Spending time with friends IRL feels more important (and more high-stakes) than ever.

I sit down with designer and community builder Kat Vellos — the author of We Should Get Together: The Secret to Cultivating Better Friendships — to talk about how the past 18 months have changed how we think about friendship, and how we can dive back into cultivating existing and new friendships. How can we skip the small talk? How can we ask better questions? What approaches can help us lean into developing intimacy and trust?

* This episode was originally recorded in front of a live Zoom audience on August 31st, 2021.

Key takeaways from this conversation:

  • How the pandemic is a lens into who we can trust & how we can trust them
  • The problem with thinking about our friendships as something that should “serve us”
  • How to treat our relationships like a place of connection rather than extraction
  • What’s a reasonable expectation for how many new friends you can make in a year
  • The power of great questions for accelerating friendships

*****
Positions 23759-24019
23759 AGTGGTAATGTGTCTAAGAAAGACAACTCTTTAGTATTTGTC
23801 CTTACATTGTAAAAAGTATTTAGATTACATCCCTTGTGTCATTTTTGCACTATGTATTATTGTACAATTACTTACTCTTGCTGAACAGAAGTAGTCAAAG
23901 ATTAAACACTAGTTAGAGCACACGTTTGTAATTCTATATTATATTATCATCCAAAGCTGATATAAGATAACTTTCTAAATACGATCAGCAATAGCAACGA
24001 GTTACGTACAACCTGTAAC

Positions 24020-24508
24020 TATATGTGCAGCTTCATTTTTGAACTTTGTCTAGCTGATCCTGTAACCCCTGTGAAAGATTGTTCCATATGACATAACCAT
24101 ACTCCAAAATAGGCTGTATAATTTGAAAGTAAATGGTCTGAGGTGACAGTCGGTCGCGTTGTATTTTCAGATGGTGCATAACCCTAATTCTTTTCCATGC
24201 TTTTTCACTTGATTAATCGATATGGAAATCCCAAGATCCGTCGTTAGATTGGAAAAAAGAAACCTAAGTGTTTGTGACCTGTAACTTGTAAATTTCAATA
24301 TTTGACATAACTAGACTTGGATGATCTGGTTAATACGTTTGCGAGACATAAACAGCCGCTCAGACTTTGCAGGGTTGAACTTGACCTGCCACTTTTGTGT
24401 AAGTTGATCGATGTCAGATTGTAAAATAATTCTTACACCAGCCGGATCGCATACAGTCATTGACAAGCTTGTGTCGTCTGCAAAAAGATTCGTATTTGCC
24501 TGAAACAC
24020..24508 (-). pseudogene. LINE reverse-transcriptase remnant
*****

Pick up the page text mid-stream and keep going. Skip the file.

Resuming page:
Favorite Quotes

“Questions are the doorway to connection. To me, a thoughtful question asked by someone who then gives really deeply attentive listening is one of the purest expressions of love in my book. The fascinating thing about asking good questions is that studies show that people who ask really good questions are thought of as better conversationalists, even though they’re going to spend a good chunk of their time just listening quietly, not even speaking.”

“I think about trust in terms of the world that we share together. So I think about: How does this person that I call my friend care about their fellow humans? How does this person care about their health, my health? What values are important to this person? Is this someone who prioritizes community care or their personal preferences above everything else? So trust for me is informed by the answers to all of those kinds of questions.”

“There’s this idea around people removing anything from their life doesn’t serve them. It’s like, ‘Oh, that doesn’t serve me, I’m removing that from my life.’ What’s underlying this… is this idea that we should only keep things in our life that serve us, e.g. ‘Everyone in the world is here to serve me and everything in the world is here for my sole perpetual pleasure.’ The reason I think that’s problematic is because if you’re going to throw away a person or a relationship at the very first sign of challenge, or dissatisfaction, or conflict, then you’re going to rob yourself of a lot of opportunities for growth, and for healing, and for forgiveness and you might find yourself constantly disappointed… I think it’s a path to disconnection and loneliness.”


The articles and ideas that we mention in this epi:

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